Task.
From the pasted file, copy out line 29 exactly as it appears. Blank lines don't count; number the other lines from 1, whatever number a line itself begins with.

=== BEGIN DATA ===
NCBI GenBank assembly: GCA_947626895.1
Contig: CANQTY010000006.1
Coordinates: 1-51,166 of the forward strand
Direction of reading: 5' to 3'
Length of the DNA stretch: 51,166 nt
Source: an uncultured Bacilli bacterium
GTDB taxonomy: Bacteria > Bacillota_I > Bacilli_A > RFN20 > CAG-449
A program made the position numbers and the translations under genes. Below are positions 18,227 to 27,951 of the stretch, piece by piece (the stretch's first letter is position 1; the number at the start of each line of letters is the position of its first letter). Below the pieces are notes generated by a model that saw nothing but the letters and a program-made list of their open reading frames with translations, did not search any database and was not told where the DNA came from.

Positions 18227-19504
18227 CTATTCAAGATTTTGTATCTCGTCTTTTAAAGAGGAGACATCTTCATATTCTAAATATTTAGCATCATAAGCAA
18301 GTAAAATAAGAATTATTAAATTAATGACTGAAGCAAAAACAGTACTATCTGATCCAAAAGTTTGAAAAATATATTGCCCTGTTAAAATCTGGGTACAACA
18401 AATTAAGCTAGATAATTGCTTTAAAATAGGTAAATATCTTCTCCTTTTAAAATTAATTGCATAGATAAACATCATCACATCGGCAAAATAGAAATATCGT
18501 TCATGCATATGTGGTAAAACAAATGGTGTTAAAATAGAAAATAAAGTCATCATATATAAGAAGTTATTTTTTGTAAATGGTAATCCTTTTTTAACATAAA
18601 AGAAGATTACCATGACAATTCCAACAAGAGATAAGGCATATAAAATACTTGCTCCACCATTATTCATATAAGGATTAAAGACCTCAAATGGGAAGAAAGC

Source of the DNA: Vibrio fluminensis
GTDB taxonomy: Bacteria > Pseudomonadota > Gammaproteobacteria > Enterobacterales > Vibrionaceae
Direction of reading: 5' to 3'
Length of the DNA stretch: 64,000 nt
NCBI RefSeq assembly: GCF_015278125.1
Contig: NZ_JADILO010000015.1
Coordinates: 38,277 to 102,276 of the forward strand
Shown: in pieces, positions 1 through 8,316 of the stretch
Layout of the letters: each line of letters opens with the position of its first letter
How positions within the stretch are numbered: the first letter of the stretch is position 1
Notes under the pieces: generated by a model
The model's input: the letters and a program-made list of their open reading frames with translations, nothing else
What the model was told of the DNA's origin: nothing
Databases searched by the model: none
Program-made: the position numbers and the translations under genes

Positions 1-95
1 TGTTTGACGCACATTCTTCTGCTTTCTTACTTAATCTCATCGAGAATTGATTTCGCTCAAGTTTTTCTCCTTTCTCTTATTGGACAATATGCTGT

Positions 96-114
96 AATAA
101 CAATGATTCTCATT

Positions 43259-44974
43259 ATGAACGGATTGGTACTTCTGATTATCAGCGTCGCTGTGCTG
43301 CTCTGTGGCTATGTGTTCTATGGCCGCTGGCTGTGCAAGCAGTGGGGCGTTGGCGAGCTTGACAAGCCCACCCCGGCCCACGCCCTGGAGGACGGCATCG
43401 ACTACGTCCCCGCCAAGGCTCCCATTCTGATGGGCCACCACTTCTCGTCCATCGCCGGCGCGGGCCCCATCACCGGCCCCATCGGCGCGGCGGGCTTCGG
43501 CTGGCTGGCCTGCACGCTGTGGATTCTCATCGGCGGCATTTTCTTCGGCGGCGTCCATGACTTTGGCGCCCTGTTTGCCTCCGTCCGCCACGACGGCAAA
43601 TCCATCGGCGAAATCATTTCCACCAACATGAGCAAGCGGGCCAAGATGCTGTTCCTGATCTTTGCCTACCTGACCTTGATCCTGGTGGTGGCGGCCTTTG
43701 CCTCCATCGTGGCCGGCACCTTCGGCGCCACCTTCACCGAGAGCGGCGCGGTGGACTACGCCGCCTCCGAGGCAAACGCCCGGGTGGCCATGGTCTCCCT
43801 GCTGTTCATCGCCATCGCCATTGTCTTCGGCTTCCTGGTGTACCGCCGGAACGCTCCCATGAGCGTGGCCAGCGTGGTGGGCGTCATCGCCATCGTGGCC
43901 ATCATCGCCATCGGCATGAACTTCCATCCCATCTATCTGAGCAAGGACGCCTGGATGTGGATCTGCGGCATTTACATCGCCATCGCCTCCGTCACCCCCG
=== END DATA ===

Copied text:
Program-made: the position numbers and the translations under genes